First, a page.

Tuesday, November 27, 2012
On one of the message boards today, I used a quote from Jeff Leighton's article on Droopy's built and owned "...since '63 " Knuckle, from the April/May 2012 issue of Street Chopper, and some of my long-dormant brain cells clicked in, and I thought you'd enjoy this. First, the quote - now remember, this was in 1963:
"With the major parts purchased Droopy and his friend Paul Cerrato bought 2 pounds of hash (*my note: we ain't talkin' no Hormel brand here), and set out to build some choppers. Every time they would work on Droopy's Knucklehead, or Paul's 'four wheeler' (a trike with dual springer front ends) they would smoke out, and think up cool ways to build bikes.....".
I know you've seen countless photos of Droopy's purple Knuckle (if you haven't, search Droopy in any image search engine), but have you ever seen Paul's bike???
Well, you have now......Paul Cerrato's "Four Wheeler".
When I first saw Cerrato's bike feature in the July 1974 issue of Easyriders, I was totally taken away by it's sheer awsomeness. What would inspire somebody to build something like this....well, now you know!
Hey, did you catch the reefer plants embroidered on the back of the seat?
Illegal substance-directed engineering.........a Model T front axle mounted to the frame neck, which is located with long hot rod hairpin radius rods, with two more frame necks welded where the axle spindles would be, holding two 15 over springers, steered with a set of tiller bars, which move the springers via a set of tubular drag links. Fuckin' A!
Sunday, November 25, 2012
Day 2 on Shawn's frame. First thing I did was to make the spacer and internal sleeve to raise the backbone up another 1". It went in low, and way below the bend in the seatpost. This way it was more of a vertical lift. Putting it in the bent section of the seatpost would have raised the backbone, but it would have also moved the backbone back, which we didn't want to do.
Next, I cut the axle blocks from the upper section of the frame, and shortened the lower rails by 2". I mated the axle blocks with the lower rails, then cut the upper rails just in front of the seat crossover tube. I moved to the L/H axle block, and trimmed off the remaining upper rail section, leaving about 1/2" of the rail for a socket for the internal sleeve.
Next, I made sure the upper rail section stubs were ground square, and then cut a new upper L/H frame rail, with the corresponding internal sleeves. I heated the L/H rail stub by the backbone, and pulled it up about a 1/4"-3/8" until it aligned with the replacement frame rail's new angle, and presto!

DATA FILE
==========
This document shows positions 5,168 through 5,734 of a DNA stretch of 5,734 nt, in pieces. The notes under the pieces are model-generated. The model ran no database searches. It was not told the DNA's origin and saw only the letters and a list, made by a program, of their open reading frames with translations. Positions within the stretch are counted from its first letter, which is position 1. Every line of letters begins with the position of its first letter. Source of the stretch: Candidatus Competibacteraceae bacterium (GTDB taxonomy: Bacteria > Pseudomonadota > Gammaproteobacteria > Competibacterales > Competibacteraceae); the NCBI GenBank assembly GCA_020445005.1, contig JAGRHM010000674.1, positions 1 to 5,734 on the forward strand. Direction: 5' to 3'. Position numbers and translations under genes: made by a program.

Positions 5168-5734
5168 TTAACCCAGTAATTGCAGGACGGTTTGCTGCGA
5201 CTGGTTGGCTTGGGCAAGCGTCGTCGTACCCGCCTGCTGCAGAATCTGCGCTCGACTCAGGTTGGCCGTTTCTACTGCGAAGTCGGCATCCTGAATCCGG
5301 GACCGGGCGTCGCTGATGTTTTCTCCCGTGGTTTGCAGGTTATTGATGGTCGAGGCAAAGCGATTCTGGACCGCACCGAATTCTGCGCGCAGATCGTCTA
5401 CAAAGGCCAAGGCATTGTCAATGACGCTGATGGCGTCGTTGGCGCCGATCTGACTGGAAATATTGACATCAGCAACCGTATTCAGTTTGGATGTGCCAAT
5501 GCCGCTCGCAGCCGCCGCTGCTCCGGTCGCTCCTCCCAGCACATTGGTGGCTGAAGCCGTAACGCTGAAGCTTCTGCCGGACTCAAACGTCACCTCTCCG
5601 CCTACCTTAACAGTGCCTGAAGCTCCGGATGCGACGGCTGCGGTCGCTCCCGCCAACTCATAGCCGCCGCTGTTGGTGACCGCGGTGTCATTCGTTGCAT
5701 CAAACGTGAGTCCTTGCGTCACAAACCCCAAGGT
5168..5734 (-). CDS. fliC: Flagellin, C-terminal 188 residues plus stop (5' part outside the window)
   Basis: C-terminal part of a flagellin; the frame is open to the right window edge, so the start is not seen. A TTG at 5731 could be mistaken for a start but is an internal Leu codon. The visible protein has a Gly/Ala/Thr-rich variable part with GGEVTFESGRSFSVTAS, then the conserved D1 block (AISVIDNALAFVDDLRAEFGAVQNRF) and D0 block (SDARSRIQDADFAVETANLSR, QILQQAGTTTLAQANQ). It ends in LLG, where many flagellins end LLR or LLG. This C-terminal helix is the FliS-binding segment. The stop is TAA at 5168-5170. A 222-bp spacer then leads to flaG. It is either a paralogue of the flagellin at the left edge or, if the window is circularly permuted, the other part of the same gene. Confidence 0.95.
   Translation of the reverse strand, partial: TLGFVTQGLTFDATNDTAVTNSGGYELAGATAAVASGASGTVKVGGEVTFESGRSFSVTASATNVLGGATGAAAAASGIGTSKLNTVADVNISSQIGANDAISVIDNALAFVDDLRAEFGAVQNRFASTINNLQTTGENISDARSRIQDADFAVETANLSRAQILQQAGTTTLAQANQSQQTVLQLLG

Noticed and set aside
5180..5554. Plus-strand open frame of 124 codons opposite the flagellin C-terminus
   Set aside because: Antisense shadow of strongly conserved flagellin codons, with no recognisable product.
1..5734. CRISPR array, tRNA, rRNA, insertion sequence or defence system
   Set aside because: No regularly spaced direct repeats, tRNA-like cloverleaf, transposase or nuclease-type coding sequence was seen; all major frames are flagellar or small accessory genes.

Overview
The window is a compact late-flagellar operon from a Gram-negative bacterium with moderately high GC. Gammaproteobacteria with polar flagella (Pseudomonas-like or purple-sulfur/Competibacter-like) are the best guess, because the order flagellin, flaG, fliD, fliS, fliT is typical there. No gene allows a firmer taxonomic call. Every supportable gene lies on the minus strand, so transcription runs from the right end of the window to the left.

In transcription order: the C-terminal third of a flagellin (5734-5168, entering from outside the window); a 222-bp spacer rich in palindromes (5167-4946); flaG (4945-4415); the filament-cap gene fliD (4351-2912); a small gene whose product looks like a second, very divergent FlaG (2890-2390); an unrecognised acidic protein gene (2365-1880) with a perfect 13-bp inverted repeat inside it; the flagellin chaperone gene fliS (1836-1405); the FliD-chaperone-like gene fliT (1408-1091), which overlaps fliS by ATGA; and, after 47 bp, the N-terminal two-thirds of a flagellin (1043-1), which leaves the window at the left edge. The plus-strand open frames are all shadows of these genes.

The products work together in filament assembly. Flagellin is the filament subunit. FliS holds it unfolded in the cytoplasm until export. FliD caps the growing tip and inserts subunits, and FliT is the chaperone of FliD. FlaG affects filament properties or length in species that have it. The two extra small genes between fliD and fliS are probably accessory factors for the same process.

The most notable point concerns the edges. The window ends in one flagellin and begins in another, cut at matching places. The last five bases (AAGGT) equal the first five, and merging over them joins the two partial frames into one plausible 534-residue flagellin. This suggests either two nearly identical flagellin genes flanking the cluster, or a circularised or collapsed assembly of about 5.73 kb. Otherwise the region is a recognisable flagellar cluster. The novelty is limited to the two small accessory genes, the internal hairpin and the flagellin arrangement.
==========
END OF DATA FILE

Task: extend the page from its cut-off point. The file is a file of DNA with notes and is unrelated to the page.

I slipped the internal sleeves inside the new rail, and was just about to get them into position, when Part-timer Steve showed up. He helped me get the sleeves tapped into place, then I plug welded the sleeves and rail into place. Once Steve was here, he jumped in and did the prep work and sleeves for the R/H side, and bending the stub into alignment, and setting the rail/sleeves, was a breeze on the right. Here's the results, and we have a straight 9 1/4" between the rails all the way down, just like before we modified it.......
Here's the profile view, a nice, straight shot to the axle blocks down the backbone....bye, bye dropseat section, and Shawn has just shy of another 2" of ground clearance, and 15" of backbone height for his monster motor to slide in and out from. Compare the upper rails now, to how they looked in my previous post.
The arrow in this photo is pointing to where we heated the top rail stubs to re-align them, you have to look hard to see they ever moved.
That's where we left off today. Shawn was over, and after seeing the new rear section, decided to keep the stretch in the backbone, and we're leaving the 38 degree neck angle alone, too.
Tomorrow (yeah, no rest for the wicked, but we have a killer TV to watch football while we work!) we're going to tackle rejoining the front downtubes with the neck, which looks a lot easier than it'll be. CDC bent the wishbones, then they sliced of about a 3rd of the radiuses off the insides of both downtubes, then welded them together, forming sort of a single tube with them. It was OK when they welded it all into position in the jig, but when we cut the neck loose, the downtube assembly sprung about an 1/8" to the left up top. We'll have to deal with that before we can do anything else.
Thursday, November 22, 2012
Another frame for Shawn. He got a smokin' deal on a CDC/Bling Cycles frame, but on Shawn's initial mock-up, he ran into some running gear fitment roadblocks - and I stress not CDC's fault, they build a pretty nice frame.